Practices need to be appropriately resourced without partners having to sign up to schemes to maintain funding, without necessarily believing that patient ‘care’ is being improved by doing so.

 

2.1   What are the impacts when patients are unable to access general practice using their preferred method?

Not only do patients want the name of their GP but they also want to ‘see their GP as the preferred method of contact; they wonder why they can’t when they previously always could with the previous open-access, demand-led system of old. The increasing complexity of Primary Care however, now with greater patient expectation and a reducing workforce, means that this is unlikely to be the appropriate way to deliver care in the future. As we emerge out of the pandemic there needs to be a shift towards a supply-led system, where Primary Care controls who is seen and who they are seen by. Over the last 18 months patients as well as clinicians have become aware of how much can be achieved by remote consultation, leaving capacity for face-to-face encounters for those who most need it. We tell patients that we see 100% of patients who need to be seen” including the hard-of-hearing octogenarians with no wi-fi in a rural blackspot who can’t explain a problem over the phone…)

This is a difficult message for patients to hear and will remain so if not supported by the media and NHS England.

 

2.2   What role does having a named GP – and being able to see that GP – play in providing patients with the continuity of care they need?

It is a reassurance to patients to have a ‘named GP’; this is how general practice used to be but reinforces the view that Primary Care is doctor dependent.  The reality is not borne out in practice; care is now delivered by a team, with the Receptionist typically signposting patients to the most appropriate person to meet their needs, be it a Nurse Practitioner, pharmacist, Mental Health nurse or physiotherapist, all of whom can now be the ‘first contact’ clinician.

More GPs are choosing to work part-time so it is difficult for just one GP to be named and continuity of care is typically delivered by a team supported by the medical record. Patients anyway like to choose which clinician they see, rather than having one allocated randomly. Continuity of care is relational and reinforced if the clinical team is stable and unchanging over time; this is typical of partners, but Salaried GPs and other clinicians remain in post long term if the working environment is supportive, nurturing and remunerated. This is one reason why Elmham Group (unusually for general practice) uses the Agenda for Change pay scale for its staff: staff are a key asset to the business and are retained by rewarding them appropriately.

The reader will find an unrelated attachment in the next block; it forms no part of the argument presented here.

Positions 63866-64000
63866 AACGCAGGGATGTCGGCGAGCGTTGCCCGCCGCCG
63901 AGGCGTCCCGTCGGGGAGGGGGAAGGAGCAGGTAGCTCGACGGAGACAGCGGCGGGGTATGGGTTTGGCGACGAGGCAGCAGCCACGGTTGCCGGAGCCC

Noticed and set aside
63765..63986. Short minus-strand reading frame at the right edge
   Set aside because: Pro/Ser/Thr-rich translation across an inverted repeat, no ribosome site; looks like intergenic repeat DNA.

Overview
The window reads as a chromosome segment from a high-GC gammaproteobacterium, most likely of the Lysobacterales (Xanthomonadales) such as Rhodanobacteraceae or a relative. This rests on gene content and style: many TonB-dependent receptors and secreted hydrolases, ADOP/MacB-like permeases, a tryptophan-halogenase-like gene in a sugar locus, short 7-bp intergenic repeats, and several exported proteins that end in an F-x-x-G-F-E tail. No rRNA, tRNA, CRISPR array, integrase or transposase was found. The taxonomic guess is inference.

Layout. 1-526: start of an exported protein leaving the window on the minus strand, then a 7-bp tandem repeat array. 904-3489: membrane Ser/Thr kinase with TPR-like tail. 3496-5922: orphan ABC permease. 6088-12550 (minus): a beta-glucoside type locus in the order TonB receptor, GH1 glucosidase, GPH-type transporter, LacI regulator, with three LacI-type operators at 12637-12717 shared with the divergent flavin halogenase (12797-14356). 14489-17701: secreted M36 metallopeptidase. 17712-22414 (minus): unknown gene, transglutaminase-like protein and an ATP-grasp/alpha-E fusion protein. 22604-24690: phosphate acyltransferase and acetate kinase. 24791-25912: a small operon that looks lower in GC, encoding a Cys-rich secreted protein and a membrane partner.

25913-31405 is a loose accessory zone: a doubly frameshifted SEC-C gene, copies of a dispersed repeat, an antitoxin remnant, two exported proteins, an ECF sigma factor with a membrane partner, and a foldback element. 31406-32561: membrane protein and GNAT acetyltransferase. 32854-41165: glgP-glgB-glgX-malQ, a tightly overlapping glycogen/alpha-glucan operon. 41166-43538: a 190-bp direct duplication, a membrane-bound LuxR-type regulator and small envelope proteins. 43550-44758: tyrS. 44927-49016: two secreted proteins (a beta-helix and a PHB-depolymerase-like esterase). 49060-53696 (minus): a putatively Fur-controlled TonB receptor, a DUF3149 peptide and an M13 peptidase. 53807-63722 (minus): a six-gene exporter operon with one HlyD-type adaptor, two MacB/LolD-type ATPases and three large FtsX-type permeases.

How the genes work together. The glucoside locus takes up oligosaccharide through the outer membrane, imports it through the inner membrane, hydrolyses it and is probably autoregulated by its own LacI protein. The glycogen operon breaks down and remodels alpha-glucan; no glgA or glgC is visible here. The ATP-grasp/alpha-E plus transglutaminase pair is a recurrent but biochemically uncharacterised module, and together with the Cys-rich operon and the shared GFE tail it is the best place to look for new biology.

1. What are the main challenges facing general practice in the next 5 years?

There is an existential threat to the partnership model of general practice.

GP morale is lower than in January 2019 and workload is higher. It is reported that 23% of GPs are aged 55 or over and expected to retire within the next few years, and 38% are 50 or over[5]. Many of these doctors will be partners in their practices or will be working as Locum GPs having already left their partnership.

It is vitally important that more experienced GPs are encouraged to stay in partnerships, and it was short sighted that the Seniority Payments that used to be paid to these doctors were phased out in 2019[6]. GP partners are the leaders and innovators within the practice and are best placed to mentor younger colleagues, both partners and Salaried GPs.

  1. How does regional variation shape the challenges facing general practice in different parts of England, including rural areas?

 

General practice varies not only from region to region, but also within localities and PCNs. Partnerships have on average 9000 patients with smaller practices in rural areas only able to survive by reinvesting their income from dispensing medication to their patients. Changes to dispensing regulations would result in a significant loss of GP practices. 

 

  1. What part should general practice play in the prevention agenda?

The example of Dr Julian Tudor Hart illustrates why general practice is the natural hub for the prevention agenda; he was seen variously as a researcher, an expert on high blood pressure, an epidemiologist, scientist, writer, political commentator, and social advocate. But at heart he was always a practising family doctor[7] and a single handed pioneering GP partner.

 

 

 

 

  1. What can be done to reduce bureaucracy and burnout, and improve morale, in general practice?